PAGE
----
As of late, I seem to be favoring big books: long, more current novels such as David Foster Wallace’s Infinite Jest (more pedestrian than I had imagined), magnificent Metropolis by Monte Schulz, Richard Powers’ The Overstory (wow, wow, wow), David Wroblewski’s first novel The Story of Edgar Sawtelle (so engaging I read it twice), Confessions of a Taoist on Wall Street by David Payne (still struggling to get it going, but not giving up), Shantaram by Gregory David Roberts (an unforgettable autobiographical novel I purchased in a magnificent bookstore in Taipei). And of course others.
There is an engagement with a 700-or-so-page novel you just don’t get with a more conventional 300-page work. Not to say it’s always better, because many I had pined for turned out to be a disappointing, like Tolstoy’s War and Peace (how droll) and Harry Mulisch’s The Discovery of Heaven (about which I still scratch my head wondering why it’s considered the greatest Dutch novel ever written).
Although there seem to be writers who gravitate to it, I think the long form is far and away more difficult for an author to sustain. Which brings me to Neal Stephenson, a master of long-novel engagement. It goes without saying that an art form – novel, painting, musical work – is a representation of the creator’s mind. Stephenson may be thought of as a science-fiction writer, but he’s so much more. He has a highly developed ability to interweave very human stories into iconoclastic situations, which are often future-oriented. I think speculative fiction is a good moniker for Stephenson’s wide-ranging works.
I look on my bookshelf (alphabetized by author’s last name) and discover I have quite a few of Stephenson’s novels: Cryptonomicon (hardcover and paperback, the latter perhaps for portabiity) The Diamond Age, The Big U, Zodiac, Snow Crash. I’d read Snow Crash years ago (it’s now 20 years old) and recently decided to listen to it as an Audible book, but I could not stand the narration. As another listener wrote, “The narrator is fine, it just sounds like he was trapped in a tin box for the entire story.”
So I decided to read Snow Crash again, but aware it’s dated I decided to give a listen to Stephenson’s latest novel, Termination Shock, first. Conceptually, it has a great deal to do with what is popularly phrased as “climate change” (which of course has only occurred on planet earth like forever). Its central character is the Queen of the Netherlands, which we once called Holland. Or the Low Country, because it’s below sea level – hence its famous dikes.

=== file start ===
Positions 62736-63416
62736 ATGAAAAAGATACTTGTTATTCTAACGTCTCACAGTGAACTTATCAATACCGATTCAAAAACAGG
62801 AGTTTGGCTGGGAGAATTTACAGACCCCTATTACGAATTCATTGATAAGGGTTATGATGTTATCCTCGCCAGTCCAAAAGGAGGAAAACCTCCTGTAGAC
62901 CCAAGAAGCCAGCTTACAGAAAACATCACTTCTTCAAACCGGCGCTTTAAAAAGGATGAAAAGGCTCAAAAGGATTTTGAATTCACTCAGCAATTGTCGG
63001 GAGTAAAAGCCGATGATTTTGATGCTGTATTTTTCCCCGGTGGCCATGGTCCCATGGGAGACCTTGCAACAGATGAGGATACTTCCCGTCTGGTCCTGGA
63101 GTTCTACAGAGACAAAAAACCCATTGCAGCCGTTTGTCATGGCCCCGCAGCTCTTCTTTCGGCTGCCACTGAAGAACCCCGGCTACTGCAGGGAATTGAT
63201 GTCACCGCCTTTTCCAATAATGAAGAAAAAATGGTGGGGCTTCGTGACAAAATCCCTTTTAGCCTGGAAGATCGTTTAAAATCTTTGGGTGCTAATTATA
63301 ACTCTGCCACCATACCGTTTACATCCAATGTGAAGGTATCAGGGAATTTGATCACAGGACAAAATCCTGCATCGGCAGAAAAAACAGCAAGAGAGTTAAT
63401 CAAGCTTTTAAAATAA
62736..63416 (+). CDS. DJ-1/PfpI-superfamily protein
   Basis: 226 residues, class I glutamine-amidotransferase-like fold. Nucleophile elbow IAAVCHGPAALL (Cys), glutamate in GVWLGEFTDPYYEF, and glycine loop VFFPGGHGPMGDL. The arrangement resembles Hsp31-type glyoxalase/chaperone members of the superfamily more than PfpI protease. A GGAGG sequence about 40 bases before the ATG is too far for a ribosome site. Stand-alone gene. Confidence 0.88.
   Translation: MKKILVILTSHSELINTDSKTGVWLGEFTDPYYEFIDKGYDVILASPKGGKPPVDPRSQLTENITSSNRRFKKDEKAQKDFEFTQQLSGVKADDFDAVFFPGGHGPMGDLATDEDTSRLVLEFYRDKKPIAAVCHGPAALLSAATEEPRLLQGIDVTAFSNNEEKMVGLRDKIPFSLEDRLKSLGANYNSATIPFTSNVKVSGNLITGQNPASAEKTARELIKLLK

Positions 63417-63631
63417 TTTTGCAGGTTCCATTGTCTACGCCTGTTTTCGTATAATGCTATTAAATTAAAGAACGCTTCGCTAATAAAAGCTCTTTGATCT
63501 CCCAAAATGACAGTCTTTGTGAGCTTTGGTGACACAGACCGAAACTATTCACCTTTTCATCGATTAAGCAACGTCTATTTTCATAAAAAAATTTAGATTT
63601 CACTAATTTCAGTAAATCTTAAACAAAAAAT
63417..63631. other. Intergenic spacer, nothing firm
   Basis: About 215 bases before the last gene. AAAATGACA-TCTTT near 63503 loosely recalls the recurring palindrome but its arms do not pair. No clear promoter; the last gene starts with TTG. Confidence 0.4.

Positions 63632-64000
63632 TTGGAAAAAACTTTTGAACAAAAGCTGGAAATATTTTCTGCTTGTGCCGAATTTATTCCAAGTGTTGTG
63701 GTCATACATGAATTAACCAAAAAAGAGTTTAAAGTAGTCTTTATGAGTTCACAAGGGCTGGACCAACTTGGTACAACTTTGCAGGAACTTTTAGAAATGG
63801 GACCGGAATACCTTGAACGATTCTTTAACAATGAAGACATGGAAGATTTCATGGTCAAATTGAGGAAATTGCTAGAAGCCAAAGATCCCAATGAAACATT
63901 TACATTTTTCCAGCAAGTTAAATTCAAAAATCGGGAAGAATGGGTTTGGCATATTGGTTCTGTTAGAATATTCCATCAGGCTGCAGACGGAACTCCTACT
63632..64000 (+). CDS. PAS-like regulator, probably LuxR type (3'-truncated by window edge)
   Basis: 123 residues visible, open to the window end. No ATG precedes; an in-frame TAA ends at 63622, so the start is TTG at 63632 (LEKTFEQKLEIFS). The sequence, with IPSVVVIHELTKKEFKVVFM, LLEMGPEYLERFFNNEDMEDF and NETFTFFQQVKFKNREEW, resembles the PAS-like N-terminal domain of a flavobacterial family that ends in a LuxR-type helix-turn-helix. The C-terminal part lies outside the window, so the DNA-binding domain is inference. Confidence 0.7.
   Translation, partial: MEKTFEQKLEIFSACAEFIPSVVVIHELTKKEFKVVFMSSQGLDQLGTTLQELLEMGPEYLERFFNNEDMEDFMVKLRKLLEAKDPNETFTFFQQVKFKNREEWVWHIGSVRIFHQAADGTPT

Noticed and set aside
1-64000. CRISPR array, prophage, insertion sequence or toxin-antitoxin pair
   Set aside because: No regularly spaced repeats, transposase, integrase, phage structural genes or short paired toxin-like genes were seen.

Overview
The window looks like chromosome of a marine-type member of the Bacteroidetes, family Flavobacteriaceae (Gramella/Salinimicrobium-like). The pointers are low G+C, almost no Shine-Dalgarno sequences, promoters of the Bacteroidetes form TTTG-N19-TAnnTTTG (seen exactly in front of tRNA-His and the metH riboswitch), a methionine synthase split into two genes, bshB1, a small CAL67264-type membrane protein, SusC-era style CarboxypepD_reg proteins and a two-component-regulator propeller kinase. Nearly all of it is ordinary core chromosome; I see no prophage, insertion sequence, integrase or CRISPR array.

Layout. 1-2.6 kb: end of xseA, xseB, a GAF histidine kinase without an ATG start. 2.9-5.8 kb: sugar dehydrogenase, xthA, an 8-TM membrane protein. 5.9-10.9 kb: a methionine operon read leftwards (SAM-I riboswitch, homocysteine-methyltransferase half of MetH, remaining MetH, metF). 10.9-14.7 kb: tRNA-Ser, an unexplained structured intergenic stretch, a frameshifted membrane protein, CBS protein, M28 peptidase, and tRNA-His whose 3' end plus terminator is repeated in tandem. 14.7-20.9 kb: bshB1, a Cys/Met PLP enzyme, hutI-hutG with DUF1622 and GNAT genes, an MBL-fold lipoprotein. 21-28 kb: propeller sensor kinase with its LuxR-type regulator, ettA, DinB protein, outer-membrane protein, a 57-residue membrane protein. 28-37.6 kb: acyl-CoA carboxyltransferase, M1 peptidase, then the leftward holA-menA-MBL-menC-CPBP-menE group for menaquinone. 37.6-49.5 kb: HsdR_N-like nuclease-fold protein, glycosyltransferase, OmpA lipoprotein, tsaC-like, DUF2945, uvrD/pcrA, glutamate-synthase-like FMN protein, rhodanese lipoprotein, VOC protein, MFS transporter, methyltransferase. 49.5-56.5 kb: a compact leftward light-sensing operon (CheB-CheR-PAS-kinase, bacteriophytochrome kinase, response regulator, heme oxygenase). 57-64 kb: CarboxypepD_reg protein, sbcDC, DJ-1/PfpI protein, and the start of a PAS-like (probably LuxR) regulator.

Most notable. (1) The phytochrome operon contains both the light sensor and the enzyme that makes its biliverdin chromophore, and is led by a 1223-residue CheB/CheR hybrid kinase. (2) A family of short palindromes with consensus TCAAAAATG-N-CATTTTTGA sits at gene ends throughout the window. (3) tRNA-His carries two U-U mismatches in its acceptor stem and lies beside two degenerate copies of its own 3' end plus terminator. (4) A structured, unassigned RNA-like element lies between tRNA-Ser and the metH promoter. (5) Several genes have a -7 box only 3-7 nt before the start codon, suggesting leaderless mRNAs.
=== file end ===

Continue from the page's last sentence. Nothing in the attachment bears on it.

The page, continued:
Stephenson gets a lot of play out of Queen Frederika Mathilde Louisa Saskia and her involvement in a fabulous plan of geoengineering, which I personally believe is the next, and perhaps most important, thing we can attempt in order to save the human race from extinction. Because how are we gonna ship eight billion souls into space to colonize Mars?
Stephenson is a master storyteller. While all the people, places and things are interesting, the story is really and truly the thing. Although there is a save-the-planet theme, it remains very human-centered; it’s unlikely a movie will ever be made from Termination Shock, simply because it doesn’t comport its theme like, for example, Roland Emmerich’s eco-disaster flick, 2012.
I decided to listen to Termination Shock instead of reading it and was pleased with my decision. As one Audible reader wrote of Stephenson, “his ability to weave very believable characters into absurdly surreal events that grapple [with] very real questions and expose the absurd and surreal in our own lives, all while offering rollicking adventures that can buckle a swash with the best of them.”
The narration by Edoardo Ballerini was top notch: not only does he speak clearly and makes no audible mistakes, he helps sustain the story with a single voice that always keeps the characters separate and distinct. (I see he is the male narrators for Cormac McCarthy’s new novel, Stella Maris.)
Termination Shock, Audible version, weighs in at just under 23 hours, so the biggest problem for the listener is mentally keeping track of the narrative during those times each of us needs to pull the AirPods out of our ears and take a break. I can honestly say I retained the memory of where I left off without difficulty, which I ascribe to the strength of the story and the narrator’s voice. I had a great time listening to this novel. It’s a mature work by a very talented author. His research is impeccable; I wondered from time to time if he had a research team working to provide the depth and details. Not that it matters; all of us authors use the vast data-resources the internet affords to create detail. Neal Stephenson, however he did it, did a magnificent job of enriching his story with highly credible future scenario.
Speculative fiction indeed.